If Hatzolah receives a license, she said, it will be able to transport patients during non-emergencies anywhere in the county except Los Angeles, which requires that it apply for a second permit first. The county license would allow Hatzolah to transport non-critical patients to or from a medical facility but would prohibit it from performing more than basic life support, like CPR, or responding and transporting patients during medical emergencies, like a stroke, heart attack or shooting.
Hatzolah’s ultimate goal is to be permitted by the city to transport patients and respond with ambulances to emergency calls using lights and sirens — a practice called Code 3 — just like the fire department. But this has been met with strong pushback from the Los Angeles Fire Department and its firefighters’ union, which both point to their agency’s jurisdiction and argue that allowing another entity to respond to emergencies creates a public safety issue.
We wouldn’t want volunteers actually saving lives when we take them instead.
My experiences with LAFD’s EMS responders was that, like their counterparts in New York, they were rude, abrasive, poorly trained, and uninterested in helping patients. Unlike New York City and many other places, the system is rigged so that they have minimal competition.
State law says county emergency medical services agencies can create “exclusive operating areas,” like the city of Los Angeles, where ambulance providers can operate. The county can either conduct a competitive process to select providers or select existing providers — such as city fire departments — that have provided these services consistently for decades. While there are 31 licensed ambulance companies in the city of Los Angeles, the Department of Transportation says only the local fire department can respond Code 3 to 911-type calls.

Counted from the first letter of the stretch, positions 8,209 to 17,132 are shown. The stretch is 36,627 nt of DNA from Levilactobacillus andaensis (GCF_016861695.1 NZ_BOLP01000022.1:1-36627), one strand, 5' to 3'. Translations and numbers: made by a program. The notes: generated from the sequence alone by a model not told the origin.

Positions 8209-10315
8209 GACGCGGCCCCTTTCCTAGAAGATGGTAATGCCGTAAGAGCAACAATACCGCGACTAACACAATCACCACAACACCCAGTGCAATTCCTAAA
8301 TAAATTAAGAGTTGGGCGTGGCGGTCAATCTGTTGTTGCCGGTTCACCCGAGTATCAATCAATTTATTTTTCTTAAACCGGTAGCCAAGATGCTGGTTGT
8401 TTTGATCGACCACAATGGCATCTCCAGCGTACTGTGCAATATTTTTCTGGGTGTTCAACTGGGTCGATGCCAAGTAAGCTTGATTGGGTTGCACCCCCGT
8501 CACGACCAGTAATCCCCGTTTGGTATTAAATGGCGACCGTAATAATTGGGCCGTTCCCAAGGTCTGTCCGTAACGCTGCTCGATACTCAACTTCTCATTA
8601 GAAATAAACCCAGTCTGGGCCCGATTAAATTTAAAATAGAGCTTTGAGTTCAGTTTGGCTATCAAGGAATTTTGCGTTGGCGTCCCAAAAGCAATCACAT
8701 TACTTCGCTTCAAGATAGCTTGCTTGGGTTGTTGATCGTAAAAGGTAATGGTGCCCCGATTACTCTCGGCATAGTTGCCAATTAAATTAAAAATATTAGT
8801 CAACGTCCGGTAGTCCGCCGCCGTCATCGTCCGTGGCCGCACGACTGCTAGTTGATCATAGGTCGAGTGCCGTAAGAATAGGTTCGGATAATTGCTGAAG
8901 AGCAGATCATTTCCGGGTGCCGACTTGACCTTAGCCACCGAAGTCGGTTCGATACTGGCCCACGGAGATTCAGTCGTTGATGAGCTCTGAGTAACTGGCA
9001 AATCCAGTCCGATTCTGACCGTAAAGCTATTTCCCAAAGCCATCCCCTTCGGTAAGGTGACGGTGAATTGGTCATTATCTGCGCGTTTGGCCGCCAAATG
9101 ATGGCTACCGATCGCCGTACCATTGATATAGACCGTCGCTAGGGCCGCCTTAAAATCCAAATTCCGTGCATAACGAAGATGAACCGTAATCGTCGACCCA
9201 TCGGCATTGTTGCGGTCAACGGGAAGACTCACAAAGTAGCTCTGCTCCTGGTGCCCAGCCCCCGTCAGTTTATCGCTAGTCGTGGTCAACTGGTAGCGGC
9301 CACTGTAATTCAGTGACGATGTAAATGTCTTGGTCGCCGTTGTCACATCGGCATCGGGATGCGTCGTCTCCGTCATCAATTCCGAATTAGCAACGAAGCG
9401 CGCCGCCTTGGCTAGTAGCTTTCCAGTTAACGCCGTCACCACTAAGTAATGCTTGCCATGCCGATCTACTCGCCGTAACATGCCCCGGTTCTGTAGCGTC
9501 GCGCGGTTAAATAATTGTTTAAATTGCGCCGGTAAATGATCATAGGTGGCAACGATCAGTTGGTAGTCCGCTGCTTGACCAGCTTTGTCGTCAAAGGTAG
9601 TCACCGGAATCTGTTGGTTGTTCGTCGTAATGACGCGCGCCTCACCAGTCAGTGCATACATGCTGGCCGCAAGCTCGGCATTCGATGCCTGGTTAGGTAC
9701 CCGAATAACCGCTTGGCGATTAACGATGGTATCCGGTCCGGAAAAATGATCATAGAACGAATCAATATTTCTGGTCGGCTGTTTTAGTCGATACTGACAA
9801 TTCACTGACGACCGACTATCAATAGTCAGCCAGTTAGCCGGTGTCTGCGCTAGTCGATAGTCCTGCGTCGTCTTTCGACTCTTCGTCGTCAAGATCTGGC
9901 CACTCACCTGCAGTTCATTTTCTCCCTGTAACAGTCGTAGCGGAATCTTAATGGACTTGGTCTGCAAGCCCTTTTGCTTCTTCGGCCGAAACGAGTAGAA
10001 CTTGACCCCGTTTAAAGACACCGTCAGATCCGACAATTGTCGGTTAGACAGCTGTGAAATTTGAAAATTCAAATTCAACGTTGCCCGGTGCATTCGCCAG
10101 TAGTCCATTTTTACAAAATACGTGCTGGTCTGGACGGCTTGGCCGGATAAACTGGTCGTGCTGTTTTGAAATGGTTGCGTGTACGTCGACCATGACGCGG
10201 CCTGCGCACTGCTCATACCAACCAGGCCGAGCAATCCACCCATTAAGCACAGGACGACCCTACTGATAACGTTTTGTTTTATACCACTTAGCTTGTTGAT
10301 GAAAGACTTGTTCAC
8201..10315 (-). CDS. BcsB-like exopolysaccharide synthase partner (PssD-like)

At Hatzolah’s licensing hearing last month at the county’s Emergency Medical Services Agency office in Santa Fe Springs — which was packed with some 80 Jewish community members — one of the hearing officers, Capt. Terry Millsaps of the Los Angeles County Fire Department, said Hatzolah’s dispatch manual would need significant revisions before Hatzolah is granted an ambulance license.
He said that most of the manual is written as if Hatzolah is operating as a 911 provider, and that Hatzolah’s current practice of alerting 911 to emergencies and simultaneously sending its own responders to a scene without authorization is in violation of the county code.
The L.A. County Emergency Medical Services Agency maintains control in the name of public safety, even as it lets people die in the name of… public safety.
Then blame the whole thing on people not wearing enough masks outside.
Why spend all this time fighting to stop volunteers from helping people for free to protect a municipal union and its personnel? It’s one of those questions that answers itself.
And if you think this is bad, wait for the full universal health care treatment.
The same government that promises to give you everything, takes it away instead. And this is the socialized medicine model in a nutshell.